Purchasing Managers Indices, USA and China come close to the contractual, and Europe already dropped into it. That’s the reason why the IMF has corrected their forecast for worldwide GDP growth this year. But keep in mind, they corrected it to 4% this year and next year down from roughly 4.5% as it was before. So the are some storm clouds gathering, and they create clearly significant uncertainty and particularly in Europe…

So let me, in the usual fashion, address what we are seeing in the different markets. On the aerospace side, we are seeing continued positive momentum. As you saw in the last slide, we expect the year-on-year growth between 6% to 7%. Primarily, this is driven by large commercial aircraft…

Let’s go to the next segment, automotive. We continue to have a positive view on the auto market the general consensus is that this segment will not grow as fast as anticipated due to the economic uncertainties, but the trend will still be positive but at a slower pace.

If you look at North America, U.S. car sales reached a seasonally adjusted selling rate of around 30 million vehicles for the first time since April. Vehicle inventories are around 49 to 54 days. The norm is around 60. Toyota has announced that all American facilities are now at normal production rate. So we see a year-on-year expected growth in North America automotive between 8% to 10%. However, compared to the first half, we believe sales are probably going to be flat.

In Europe, overall 2011 was expected to have modest sales growth between 1% and 2%, led basically by Germany mainly through export in Russia. I mean, 27% up in July and overall, year-on-year 32% up. However, the larger concerns exist basically around Europe second half given the increased, substantially increased uncertainty and we expect sales to decline by 16% in the second half.

China, auto sales slowed in the middle of the second quarter in ’11 but returned to positive growth. So we see the 3 consecutive months have been growing at 6% year-over-year growth. We expect given the positive start in the third quarter to continue into second half, and we believe we’re going to see another 2% growth compared to the first half.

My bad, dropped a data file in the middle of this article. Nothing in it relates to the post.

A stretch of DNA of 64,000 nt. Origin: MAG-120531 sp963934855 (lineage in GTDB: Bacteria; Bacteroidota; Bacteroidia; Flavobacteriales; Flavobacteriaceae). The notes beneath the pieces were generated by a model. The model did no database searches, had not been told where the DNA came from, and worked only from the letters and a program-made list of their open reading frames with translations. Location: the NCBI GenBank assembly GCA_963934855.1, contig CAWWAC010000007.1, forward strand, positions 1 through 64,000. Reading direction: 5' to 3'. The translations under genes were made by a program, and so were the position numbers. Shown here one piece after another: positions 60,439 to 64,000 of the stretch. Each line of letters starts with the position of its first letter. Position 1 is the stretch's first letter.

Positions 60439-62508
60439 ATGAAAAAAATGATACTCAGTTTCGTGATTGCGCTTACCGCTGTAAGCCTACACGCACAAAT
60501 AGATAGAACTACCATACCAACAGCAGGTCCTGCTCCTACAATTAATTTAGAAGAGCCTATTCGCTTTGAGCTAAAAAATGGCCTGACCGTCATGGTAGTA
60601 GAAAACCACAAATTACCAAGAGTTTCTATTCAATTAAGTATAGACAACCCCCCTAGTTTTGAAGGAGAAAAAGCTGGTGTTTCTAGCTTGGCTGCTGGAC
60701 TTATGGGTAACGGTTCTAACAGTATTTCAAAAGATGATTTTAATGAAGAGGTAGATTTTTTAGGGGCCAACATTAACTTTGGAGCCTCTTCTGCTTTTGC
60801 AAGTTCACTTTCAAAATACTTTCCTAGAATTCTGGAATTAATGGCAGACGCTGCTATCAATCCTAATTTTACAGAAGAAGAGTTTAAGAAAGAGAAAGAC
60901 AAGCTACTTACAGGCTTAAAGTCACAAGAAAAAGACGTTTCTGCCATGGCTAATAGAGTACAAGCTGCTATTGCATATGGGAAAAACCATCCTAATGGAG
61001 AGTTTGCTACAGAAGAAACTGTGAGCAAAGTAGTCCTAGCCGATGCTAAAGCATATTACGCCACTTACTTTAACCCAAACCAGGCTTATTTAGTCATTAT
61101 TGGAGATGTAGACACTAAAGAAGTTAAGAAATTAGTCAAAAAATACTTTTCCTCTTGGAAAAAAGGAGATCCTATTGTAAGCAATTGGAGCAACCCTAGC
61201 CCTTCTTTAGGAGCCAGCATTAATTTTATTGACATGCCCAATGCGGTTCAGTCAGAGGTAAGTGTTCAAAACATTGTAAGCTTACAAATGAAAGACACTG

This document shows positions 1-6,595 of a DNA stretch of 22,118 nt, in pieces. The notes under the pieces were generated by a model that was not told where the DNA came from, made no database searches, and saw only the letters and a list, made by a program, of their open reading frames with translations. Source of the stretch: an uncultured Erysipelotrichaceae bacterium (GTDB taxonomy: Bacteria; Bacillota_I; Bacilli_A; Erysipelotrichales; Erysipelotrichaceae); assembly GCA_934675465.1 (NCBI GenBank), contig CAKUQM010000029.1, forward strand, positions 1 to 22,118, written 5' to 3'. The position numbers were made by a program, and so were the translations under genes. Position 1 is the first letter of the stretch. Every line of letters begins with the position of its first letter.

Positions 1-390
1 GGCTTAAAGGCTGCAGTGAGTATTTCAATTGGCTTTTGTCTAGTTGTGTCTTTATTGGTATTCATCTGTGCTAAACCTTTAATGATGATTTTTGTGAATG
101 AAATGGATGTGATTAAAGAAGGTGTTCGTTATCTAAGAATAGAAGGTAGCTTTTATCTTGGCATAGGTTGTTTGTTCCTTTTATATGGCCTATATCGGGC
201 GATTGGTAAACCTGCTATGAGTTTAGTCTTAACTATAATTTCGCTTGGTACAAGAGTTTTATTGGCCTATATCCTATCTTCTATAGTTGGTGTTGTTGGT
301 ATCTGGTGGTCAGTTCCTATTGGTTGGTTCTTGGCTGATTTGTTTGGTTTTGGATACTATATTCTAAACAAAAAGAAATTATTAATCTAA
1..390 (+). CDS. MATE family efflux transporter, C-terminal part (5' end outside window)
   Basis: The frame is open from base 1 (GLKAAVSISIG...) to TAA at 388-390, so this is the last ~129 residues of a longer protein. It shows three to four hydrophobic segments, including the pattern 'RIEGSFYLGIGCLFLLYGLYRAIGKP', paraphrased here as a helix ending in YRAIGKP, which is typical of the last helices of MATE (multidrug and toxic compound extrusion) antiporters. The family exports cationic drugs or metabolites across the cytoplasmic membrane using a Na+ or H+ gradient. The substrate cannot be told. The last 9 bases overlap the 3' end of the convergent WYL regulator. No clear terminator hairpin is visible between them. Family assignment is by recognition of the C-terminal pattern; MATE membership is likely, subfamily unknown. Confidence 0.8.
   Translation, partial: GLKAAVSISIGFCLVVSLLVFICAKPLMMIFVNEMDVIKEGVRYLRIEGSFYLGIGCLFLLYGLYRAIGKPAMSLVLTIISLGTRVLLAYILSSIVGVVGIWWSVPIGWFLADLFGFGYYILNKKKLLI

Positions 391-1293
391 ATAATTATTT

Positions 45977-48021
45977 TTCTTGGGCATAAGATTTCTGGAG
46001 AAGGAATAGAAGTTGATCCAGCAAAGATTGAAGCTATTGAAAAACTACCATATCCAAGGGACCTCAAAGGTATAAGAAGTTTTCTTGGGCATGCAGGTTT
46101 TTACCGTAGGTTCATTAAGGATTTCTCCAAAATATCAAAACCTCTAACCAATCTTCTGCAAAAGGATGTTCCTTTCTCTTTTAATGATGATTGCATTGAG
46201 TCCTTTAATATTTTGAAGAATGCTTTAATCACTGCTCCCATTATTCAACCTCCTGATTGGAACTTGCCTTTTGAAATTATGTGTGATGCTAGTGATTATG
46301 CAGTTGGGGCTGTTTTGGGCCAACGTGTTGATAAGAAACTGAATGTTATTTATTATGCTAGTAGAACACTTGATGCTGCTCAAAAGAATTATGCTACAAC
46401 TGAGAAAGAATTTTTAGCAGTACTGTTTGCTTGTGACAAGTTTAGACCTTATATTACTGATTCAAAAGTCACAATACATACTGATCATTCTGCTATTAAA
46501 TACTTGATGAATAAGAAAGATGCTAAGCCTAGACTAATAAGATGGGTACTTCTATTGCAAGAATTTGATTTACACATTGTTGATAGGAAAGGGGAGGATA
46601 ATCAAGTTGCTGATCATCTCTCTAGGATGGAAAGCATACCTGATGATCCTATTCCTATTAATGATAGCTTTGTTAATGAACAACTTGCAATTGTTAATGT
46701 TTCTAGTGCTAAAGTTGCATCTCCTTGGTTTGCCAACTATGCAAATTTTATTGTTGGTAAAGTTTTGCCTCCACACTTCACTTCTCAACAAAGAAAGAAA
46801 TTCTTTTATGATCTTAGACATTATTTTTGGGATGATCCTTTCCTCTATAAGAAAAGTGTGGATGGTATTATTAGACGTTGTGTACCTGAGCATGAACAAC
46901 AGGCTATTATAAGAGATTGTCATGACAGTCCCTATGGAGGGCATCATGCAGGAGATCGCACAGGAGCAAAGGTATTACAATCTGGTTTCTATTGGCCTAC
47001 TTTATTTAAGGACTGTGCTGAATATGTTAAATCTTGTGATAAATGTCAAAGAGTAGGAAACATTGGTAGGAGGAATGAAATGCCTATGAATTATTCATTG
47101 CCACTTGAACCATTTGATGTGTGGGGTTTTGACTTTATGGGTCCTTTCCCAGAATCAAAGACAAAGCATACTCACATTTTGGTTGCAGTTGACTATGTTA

Heavy trucks and trailer. This basically results from 2 segments, and these segments are really mix. I mean, we expect the global growth to be around 0% to 2%. It’s a very mixed bag. Largely driven by the strong first half results of North America and Europe and the substantial decrease in China, particularly in the second half of this year.

So North America, we saw in the first half and second half largely positive. For the year, truck orders surpassed 225,000 units. That’s up 108% compared to the same period a year ago. That’s a nice backlog there. It’s 121,000 vehicles. This is 6 months of production. However, I just want to mention that also, we’ve seen a slight uptick in auto cancellations in August. I think it’s way too early to tell what are these. This is just, I mean, an increased uncertainty or has been just a usual fluctuation that exist in those markets.

So in Europe, on trucks and trailer, all major markets are experiencing growth and the EU27 countries August registration is up 29%. However, the turmoil in the European market has raised uncertainty, so we believe the second half demand is forecasted to be down by 11%.

China, there was a record year in 2010. Demand was slowing down June and July, 2 straight months of minus 30% year-on-year sales decline. It slowed a little bit in August, but still minus 12% versus a year ago. So we believe minus 24% is the right number here on truck and trailers in the second half in ’11…

And then commercial building and construction, North American markets and, to a little lesser extent, European markets continue to experience significant pressure. We expect North America to continue to decline year-over-year by 10% or 12% and Europe by 4% to 6%, China will continue to grow around 10% to 12%.

And the last segment, industrial gas turbine. After a steep demand decline in 2009 and 2010, we see the market starting to recover. We expect 5% to 10% growth in 2011 and the mid- to long-term outlook as you well know, remains pretty bright in this segment.